A numerical modeling approach is being used to quantify groundwater conditions and land subsidence spatially. In addition, selected management alternatives for controlling land subsidence will be evaluated. The numerical modeling will consist of four main tasks:
The focus of the model will be the role of the fine-grained deposits, both the thick and the thinner interbedded aquitards, in aquifer-system compaction. The simulation of aquifer-system compaction is based on the established theory of aquitard drainage (Helm, 1975) and will be used in 1-D simulations of coupled groundwater flow and skeletal deformation based on the elastic and inelastic compressibilities of the aquifers and the aquitards (Hoffmann and others, 2003). The coupled model solves for hydraulic head and vertical displacement for specified aquifer-system properties as a function of depth and time. The model will permit a detailed analysis of the processes controlling compaction and also will be used to evaluate sub-regional model construction, particularly the vertical discretization of the Corcoran Clay.
The CVHM will be used to predict the effects of an extended drought on water levels and land subsidence along the DMC. The model will provide useful insight into the relation between conveyance along the Canal, land subsidence, and the water supply and demand components of agriculture and urban water uses. Simple hydrologic assumptions of drought conditions and reduced deliveries will be used to help forecast the anticipated location and magnitude of land subsidence along the Canal and surrounding area. Additional model scenarios will be completed to simulate the effects of reduced surface-water deliveries, in addition to the regional drought. The results of these scenarios will be analyzed for water levels and land-subsidence data for the simulation period.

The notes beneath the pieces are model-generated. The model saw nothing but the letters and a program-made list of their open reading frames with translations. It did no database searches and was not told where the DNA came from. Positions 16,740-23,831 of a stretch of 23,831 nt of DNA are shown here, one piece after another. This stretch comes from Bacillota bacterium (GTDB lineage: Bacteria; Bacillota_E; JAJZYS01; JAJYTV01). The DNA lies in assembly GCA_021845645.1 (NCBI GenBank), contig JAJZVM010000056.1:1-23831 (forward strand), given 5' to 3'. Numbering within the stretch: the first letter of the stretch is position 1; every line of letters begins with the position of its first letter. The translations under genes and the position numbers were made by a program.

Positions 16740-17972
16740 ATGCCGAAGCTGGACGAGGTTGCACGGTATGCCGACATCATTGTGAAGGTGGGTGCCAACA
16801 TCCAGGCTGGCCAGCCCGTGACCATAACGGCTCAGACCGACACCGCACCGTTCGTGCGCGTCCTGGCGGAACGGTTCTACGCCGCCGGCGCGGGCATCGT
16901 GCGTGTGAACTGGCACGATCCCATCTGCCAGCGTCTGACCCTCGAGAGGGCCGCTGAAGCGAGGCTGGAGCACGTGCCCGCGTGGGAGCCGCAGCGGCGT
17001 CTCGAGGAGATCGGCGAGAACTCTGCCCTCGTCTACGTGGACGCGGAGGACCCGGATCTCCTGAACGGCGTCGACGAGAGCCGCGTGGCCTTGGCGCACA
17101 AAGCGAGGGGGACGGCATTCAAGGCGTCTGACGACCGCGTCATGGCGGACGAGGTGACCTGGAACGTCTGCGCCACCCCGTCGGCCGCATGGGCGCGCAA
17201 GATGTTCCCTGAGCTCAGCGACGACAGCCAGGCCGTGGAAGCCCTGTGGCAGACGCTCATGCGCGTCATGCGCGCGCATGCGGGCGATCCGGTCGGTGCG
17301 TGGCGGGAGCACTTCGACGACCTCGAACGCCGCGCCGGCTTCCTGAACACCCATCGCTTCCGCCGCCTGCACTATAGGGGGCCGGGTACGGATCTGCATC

Update, rediscretize, recalibrate, and add additional details to the CVHM with direct reference to the area of interest and (or) the ability to simulate subsidence in more spatial detail. These enhancements will provide more detailed answers to the cause and effect relations of groundwater pumping and land subsidence. Because the CVHM is a regional model developed for the Central Valley as a whole, it is spatially too coarse to be used to evaluate site-specific and sub-regional flow and subsidence conditions. The CVHM will be updated and refined in the study area to provide an improved understanding of the relationship between groundwater pumping and land subsidence. The San Joaquin Valley and Delta portions of the CVHM will be spatially rediscretized. The updated and refined model will be used to simulate the drought scenarios described in Task 2. The updated model will more accurately forecast the anticipated locations and magnitudes of land subsidence. The model results will be analyzed relative to the water use, land subsidence, and Canal structures for this period. The effects on the Canal will include the impacts of land subsidence on changes in land-surface elevations that affect Canal gradients and freeboard capacity. .
The updated/rediscretized CVHM will be used to address adaptation and mitigation alternatives to changing climate and reduced surface-water deliveries. The task will analyze the effect of changing water demand and supply on various subregions along the Delta-Mendota Canal. The USGS will work with the San Luis and Delta-Mendota Water Authority to develop potential water-management alternatives to evaluate with the CVHM.